With a single punch, Jamie Robinson earned himself more attention than a season of eager progress on motorcycling's 250cc grand prix circuit.
Knocked from his saddle at a crucial stage in last year's British Grand Prix, the incensed 21-year-old Yorkshireman flew at the rider whose error had ended his hopes of a top-10 finish in front of an expectant Donington crowd. Robinson, a slight, boyish figure, lunged at the bigger, helmeted rider, and chinned him.
"However, if I had won the event, I would not have had so much exposure," Robinson says wryly.
That uncharacteristic rush of blood to an otherwise level head led to pictures of the incident from an otherwise unremarkable race flashed around the world. Robinson gained a degree of notoriety - the rider hailed as "the man who would be king" by Motor Cycle News seemed more likely to make headway under Don King.
It also marked the point when Robinson's season took a downward curve, his privateer mount proving increasingly unreliable, a finish ever elusive.
From three ninth places to a host of noughts. Like so many young Britons on motorcycling's blue riband series, a bright prospect appeared to have missed his opportunity.
So Robinson's exuberance can be forgiven when he now says: "I can't wait for the start of the season - I just want to tear the handlebars off the bike."
Why? Because the only Englishman competing in any of the three grand prix classes - 500cc, 250cc and 125cc - has been contracted to ride a works Suzuki bike for the coming season. In boxing terms, a factory-supplied bike is like entering the ring with an iron bar in your glove.
The team - Arie Molenaar Racing - is in its first season at 250cc after winning last year's 125cc title with the Japanese rider Haruchika Aoki.
"Straight away I got a really good feeling with the team," Robinson beams. "My life is taking such a different direction. I'm really enjoying myself now. I've got a really good feeling about my racing. I think I'll have a good year. Since I signed my deal, everything is more interesting and fun.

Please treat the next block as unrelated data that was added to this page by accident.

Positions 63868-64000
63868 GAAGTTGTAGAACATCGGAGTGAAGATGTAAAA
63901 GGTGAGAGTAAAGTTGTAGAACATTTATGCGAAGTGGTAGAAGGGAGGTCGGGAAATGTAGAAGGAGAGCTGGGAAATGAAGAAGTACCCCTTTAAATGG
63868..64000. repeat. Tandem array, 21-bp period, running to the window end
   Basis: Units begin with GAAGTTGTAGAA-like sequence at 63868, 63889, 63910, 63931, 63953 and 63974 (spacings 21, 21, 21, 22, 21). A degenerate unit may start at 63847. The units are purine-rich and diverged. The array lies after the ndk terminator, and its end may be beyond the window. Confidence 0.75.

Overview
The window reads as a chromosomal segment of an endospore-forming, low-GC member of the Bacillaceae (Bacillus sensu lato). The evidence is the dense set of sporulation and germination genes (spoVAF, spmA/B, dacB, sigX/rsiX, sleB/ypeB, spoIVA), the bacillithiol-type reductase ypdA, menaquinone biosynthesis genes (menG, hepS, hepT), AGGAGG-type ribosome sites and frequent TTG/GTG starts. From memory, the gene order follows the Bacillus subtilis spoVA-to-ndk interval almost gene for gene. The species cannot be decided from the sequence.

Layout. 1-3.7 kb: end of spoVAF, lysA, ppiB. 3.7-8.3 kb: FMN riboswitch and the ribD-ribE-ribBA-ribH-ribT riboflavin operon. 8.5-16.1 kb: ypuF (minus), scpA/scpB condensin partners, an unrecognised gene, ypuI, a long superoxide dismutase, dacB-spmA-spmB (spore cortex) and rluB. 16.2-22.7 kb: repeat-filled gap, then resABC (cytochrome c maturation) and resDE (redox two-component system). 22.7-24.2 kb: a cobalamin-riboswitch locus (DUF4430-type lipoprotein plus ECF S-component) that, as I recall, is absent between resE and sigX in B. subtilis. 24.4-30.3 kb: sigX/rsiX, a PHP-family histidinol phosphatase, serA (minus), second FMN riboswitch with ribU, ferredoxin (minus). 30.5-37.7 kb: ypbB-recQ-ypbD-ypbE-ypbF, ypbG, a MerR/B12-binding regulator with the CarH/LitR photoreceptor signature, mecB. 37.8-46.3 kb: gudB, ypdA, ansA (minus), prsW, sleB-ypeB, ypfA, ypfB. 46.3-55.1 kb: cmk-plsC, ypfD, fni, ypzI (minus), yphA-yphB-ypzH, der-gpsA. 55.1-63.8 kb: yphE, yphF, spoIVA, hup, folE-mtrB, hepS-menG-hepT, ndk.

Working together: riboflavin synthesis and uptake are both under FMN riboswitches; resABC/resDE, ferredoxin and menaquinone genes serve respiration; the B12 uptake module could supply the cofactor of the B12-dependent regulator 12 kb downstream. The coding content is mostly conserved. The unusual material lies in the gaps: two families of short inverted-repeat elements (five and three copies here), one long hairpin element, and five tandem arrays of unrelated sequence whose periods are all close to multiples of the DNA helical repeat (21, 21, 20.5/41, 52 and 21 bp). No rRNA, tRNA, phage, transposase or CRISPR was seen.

"I wasn't happy with the results I was getting; the bike was never consistent. I just couldn't do my job and I was really angry with the situation and getting frustrated."
That frustration was vented in the Donington fisticuffs. "I ride on a lot of emotion - I put my heart into my job," Robinson says. "It's not something I'm playing at - it's my life.
"It was the British Grand Prix; I had so much at stake. He knocked me off and that was it - it was just all my emotion coming out all in one punch. I restrained myself before it all went too far, but we got away with that one."
The Suzuki marque carries a heady significance with British race fans. Barry Sheene rode one to two world 500cc championships, in 1976 and 1977.
Since then only Carl Fogarty, twice a world champion in the rival World Super Bike series, has set pulses racing here. Hence the expectation riding on Robinson's precocious talent in what this season will be the toughest of the grand prix classes.
With the three-times world champion Max Biaggi staying at 250cc and the former 250cc title holder Loris Capirossi stepping down from two years at 500cc, the competition will be testing indeed. They are joined by the top five riders from the 125cc class on a grid cut from 36 to 24 qualifiers.
Robinson adds: "There's a clutch of good bikes out there - it's going to be exciting. It's also going to be hell. I don't really know what to expect."
He will know better after testing the RGV250 in Australia and Malaysia, a world away from last year when he travelled from circuit to circuit in a camper van with little or no time to prepare the bike.
"I've never gone winter testing before. Usually we'd go for a few days somewhere and then to the first race. Now I've got a lot of time to get things settled, get my head into the speed thing. To feel comfortable on a new bike. Perfect."
Robinson won his first race on his 16th birthday at Cadwell Park in 1991, and became the youngest rider to win the British 250cc championship four years later. He stepped up to the grand prix circuit in 1996. Racing bikes is all he has ever wanted to do.
"At school I'd tell people that I wanted to be a motorcycle racer and they'd say: `Pick a proper job'," Robinson says.
"If racing hadn't happened I would still be doing something athletic because I've got that kind of ambition inside me that I need to do something physical - certainly not boxing," he grins impishly. "Judging by the British Grand Prix, you wouldn't have thought so."
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